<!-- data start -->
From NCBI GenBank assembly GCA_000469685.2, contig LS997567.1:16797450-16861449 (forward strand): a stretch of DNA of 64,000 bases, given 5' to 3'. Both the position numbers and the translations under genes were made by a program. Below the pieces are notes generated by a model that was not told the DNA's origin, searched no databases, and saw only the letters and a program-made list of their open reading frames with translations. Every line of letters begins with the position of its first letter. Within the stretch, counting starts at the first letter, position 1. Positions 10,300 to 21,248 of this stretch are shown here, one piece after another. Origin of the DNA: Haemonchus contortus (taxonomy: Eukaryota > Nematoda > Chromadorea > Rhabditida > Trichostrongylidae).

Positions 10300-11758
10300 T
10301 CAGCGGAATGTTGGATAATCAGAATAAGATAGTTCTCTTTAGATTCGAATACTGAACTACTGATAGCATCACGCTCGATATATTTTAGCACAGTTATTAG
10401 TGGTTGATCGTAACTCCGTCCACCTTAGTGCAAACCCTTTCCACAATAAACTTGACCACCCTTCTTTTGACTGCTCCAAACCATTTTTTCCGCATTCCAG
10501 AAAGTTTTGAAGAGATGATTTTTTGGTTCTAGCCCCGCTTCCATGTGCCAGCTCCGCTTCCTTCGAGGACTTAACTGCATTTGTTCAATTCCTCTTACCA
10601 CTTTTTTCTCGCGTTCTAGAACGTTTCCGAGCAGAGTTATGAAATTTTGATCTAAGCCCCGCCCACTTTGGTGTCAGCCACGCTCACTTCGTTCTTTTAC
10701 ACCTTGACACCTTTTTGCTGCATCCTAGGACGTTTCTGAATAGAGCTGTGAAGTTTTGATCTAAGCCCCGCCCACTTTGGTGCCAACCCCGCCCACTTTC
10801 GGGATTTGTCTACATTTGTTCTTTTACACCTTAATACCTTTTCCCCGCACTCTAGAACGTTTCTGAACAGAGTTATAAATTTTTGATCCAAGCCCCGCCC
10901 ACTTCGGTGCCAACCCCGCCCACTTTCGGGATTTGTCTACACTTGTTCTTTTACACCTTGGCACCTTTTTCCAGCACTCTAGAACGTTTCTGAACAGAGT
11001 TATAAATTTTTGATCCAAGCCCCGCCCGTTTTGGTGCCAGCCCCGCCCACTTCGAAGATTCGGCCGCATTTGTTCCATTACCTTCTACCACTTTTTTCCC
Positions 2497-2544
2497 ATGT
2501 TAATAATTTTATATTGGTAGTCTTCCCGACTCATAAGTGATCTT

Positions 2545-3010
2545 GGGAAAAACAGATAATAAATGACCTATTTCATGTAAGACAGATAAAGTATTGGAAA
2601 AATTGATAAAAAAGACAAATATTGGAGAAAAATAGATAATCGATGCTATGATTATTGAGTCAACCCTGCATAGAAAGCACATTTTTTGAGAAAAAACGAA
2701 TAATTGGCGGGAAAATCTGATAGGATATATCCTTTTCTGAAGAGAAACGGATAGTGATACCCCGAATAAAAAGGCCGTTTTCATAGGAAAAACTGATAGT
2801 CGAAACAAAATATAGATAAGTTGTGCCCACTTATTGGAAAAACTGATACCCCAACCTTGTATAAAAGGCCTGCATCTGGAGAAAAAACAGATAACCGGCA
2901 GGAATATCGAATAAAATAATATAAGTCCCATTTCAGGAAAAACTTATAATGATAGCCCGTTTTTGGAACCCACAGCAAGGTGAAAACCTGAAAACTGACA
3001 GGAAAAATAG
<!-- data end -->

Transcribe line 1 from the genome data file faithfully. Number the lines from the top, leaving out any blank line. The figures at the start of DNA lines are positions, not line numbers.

From NCBI GenBank assembly GCA_000469685.2, contig LS997567.1:16797450-16861449 (forward strand): a stretch of DNA of 64,000 bases, given 5' to 3'. Both the position numbers and the translations under genes were made by a program. Below the pieces are notes generated by a model that was not told the DNA's origin, searched no databases, and saw only the letters and a program-made list of their open reading frames with translations. Every line of letters begins with the position of its first letter. Within the stretch, counting starts at the first letter, position 1. Positions 10,300 to 21,248 of this stretch are shown here, one piece after another. Origin of the DNA: Haemonchus contortus (taxonomy: Eukaryota > Nematoda > Chromadorea > Rhabditida > Trichostrongylidae).